I briefly met Shaun Evans and his son Shamus after the Adirondacks Ragnar last year and was immediately struck by their story and abilities, which are detailed in the interview below. Shamus is currently pulling his dad through countless miles of training as they prepare to run across the country this summer, in part to raise money for Ainsely’s Angels and promote the value of inclusion. I have tremendous respect for the abilities and spirit of Shamus and Shaun and I hope you find the same inspiration and perspective I’ve gained from their efforts. Look for them on the roads this summer and consider contributing to the work of Ainsley’s Angels.
This summer you’ll be running across the country to promote the organization Ainsley’s Angels and the ideas of “inclusion”. I know your son has Cerebral Palsy and was the initiator of this run. Could you give me some background on Ainsley’s Angels, how you began working with them, and what your goals are for the run?
We were introduced to Ainsley’s Angels when Shamus outgrew his jogging stroller in 2013. I had undergone bilateral hip arthroscopic surgery in 2012 (as well as a sports hernia repair and vasectomy) so Shamus and I had not run together in a long time. When I put him in his old stroller it quickly became evident we could no longer safely run together with that device. However, we did not want to stop running together. He had been running with me his entire life.
I called Dick Hoyt (of Team Hoyt fame). Having been in several marathons with Dick, I knew that he had chairs large enough to accommodate his adult son. He picked up the phone and was happy to speak with me about options. He had said that the chairs he uses to push his son Rick are custom made and very expensive. He said another option would be to “contact this guy in Virginia Beach who goes by the name ‘Rooster'”. He explained that Rooster was the president of Ainsley’s Angels and he helped families to be able to obtain equipment so their children could more fully participate in life. I had never heard of such a group and was thrilled to hear that there were other people out there doing what Shamus and I were doing…rolling with the wind.
I e-mailed Rooster not knowing when I might hear back from him…hoping that I would not have to wait too long so that Shay and I could get rolling again. Less than 5 Minutes after sending the e-mail I had a response outlining a few options on how we could get Shamus a new chair. One of the options was to buy the chair for around $1000, another was to fundraise $800 for Ainsley’s Angels. Once the $800 goal was met, a new running chariot would be shipped to us.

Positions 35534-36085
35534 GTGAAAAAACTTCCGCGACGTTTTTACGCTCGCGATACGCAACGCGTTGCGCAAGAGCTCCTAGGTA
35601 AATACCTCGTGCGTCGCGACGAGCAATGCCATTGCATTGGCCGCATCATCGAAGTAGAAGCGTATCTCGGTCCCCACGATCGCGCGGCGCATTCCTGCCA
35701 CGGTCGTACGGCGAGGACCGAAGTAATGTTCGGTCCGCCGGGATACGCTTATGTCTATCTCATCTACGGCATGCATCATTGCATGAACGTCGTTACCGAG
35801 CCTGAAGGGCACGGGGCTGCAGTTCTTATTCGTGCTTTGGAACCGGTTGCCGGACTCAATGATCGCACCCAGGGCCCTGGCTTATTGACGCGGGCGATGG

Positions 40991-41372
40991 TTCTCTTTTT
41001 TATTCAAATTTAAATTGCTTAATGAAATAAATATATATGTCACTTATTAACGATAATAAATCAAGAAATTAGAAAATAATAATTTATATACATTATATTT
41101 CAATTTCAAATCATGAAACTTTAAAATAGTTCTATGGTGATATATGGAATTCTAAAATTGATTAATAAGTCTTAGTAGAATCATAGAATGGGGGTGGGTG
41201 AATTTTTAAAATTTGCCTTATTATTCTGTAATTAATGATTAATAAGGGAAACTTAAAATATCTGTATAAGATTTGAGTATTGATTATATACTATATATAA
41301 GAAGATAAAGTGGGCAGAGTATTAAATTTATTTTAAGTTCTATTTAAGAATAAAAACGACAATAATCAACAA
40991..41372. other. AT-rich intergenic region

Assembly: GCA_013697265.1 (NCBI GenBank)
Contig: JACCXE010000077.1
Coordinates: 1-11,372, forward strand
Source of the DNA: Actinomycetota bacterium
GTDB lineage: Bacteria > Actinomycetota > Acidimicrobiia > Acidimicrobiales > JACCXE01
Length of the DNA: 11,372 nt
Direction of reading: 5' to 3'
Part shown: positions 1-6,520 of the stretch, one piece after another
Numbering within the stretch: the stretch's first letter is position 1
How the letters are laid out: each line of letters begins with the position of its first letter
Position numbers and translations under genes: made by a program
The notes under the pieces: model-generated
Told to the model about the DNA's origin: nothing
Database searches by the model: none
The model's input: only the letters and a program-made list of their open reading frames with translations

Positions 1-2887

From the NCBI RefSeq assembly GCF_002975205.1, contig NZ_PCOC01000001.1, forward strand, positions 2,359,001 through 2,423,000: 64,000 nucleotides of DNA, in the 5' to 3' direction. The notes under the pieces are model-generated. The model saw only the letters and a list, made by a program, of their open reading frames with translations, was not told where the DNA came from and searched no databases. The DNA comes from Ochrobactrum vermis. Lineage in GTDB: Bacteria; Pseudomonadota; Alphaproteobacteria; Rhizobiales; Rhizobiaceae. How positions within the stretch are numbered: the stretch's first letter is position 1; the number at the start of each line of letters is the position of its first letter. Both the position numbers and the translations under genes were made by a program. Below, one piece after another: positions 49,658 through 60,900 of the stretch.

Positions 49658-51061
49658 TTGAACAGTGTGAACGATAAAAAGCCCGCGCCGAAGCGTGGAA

Rooster helped to set up an online fundraising page for us. My wife, Nichole, and I launched the page Saturday morning as we got ready to take Shamus to his adaptive baseball league. In less than 6 hours family, friends and strangers had donated over $1300 for Shamus’ new wheels. A few days later we had Shamus’ chariot and were rolling again.
I then learned a lot more about Ainsley’s Angels and found that they are a rider athlete program that pairs able bodied runners with individuals with limitations that impair their ability to run on their own. I found that they had ambassadors across the USA and were focusing on a movement to promote inclusion and provide the gift of mobility by supplying equipment and some leg power to those who could use it. I knew that this was in line with everything Shamus and I had been doing for his entire life…. educating others about inclusion, and promoting his involvement and participation in anything he wanted to try.
When were you told Shamus had CP and did that change the trajectory of your life? Being told your child has a physical aberration like CP must be devastating as a parent. How did you absorb that information and translate it into the positive actions you are taking today?